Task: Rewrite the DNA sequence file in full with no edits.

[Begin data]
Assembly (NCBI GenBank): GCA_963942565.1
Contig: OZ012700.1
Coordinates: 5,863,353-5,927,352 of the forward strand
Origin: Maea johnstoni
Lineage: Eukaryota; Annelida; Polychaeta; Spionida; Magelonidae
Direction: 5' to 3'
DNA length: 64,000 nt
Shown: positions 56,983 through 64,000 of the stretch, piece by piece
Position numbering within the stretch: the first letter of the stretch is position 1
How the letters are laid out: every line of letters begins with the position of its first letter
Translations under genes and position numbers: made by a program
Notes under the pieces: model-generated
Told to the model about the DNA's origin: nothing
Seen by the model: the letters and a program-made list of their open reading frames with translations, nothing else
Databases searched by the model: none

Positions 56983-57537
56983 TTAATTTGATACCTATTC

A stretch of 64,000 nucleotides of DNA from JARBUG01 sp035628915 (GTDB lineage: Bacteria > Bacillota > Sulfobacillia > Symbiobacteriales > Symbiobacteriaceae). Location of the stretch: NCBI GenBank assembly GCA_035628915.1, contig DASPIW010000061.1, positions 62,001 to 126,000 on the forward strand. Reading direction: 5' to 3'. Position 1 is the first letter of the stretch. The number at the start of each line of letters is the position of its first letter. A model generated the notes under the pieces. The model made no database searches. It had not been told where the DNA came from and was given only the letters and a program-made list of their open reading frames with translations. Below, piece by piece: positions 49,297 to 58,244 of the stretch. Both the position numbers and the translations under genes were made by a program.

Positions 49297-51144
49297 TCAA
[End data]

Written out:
Assembly (NCBI GenBank): GCA_963942565.1
Contig: OZ012700.1
Coordinates: 5,863,353-5,927,352 of the forward strand
Origin: Maea johnstoni
Lineage: Eukaryota; Annelida; Polychaeta; Spionida; Magelonidae
Direction: 5' to 3'
DNA length: 64,000 nt
Shown: positions 56,983 through 64,000 of the stretch, piece by piece
Position numbering within the stretch: the first letter of the stretch is position 1
How the letters are laid out: every line of letters begins with the position of its first letter
Translations under genes and position numbers: made by a program
Notes under the pieces: model-generated
Told to the model about the DNA's origin: nothing
Seen by the model: the letters and a program-made list of their open reading frames with translations, nothing else
Databases searched by the model: none

Positions 56983-57537
56983 TTAATTTGATACCTATTC

A stretch of 64,000 nucleotides of DNA from JARBUG01 sp035628915 (GTDB lineage: Bacteria > Bacillota > Sulfobacillia > Symbiobacteriales > Symbiobacteriaceae). Location of the stretch: NCBI GenBank assembly GCA_035628915.1, contig DASPIW010000061.1, positions 62,001 to 126,000 on the forward strand. Reading direction: 5' to 3'. Position 1 is the first letter of the stretch. The number at the start of each line of letters is the position of its first letter. A model generated the notes under the pieces. The model made no database searches. It had not been told where the DNA came from and was given only the letters and a program-made list of their open reading frames with translations. Below, piece by piece: positions 49,297 to 58,244 of the stretch. Both the position numbers and the translations under genes were made by a program.

Positions 49297-51144
49297 TCAA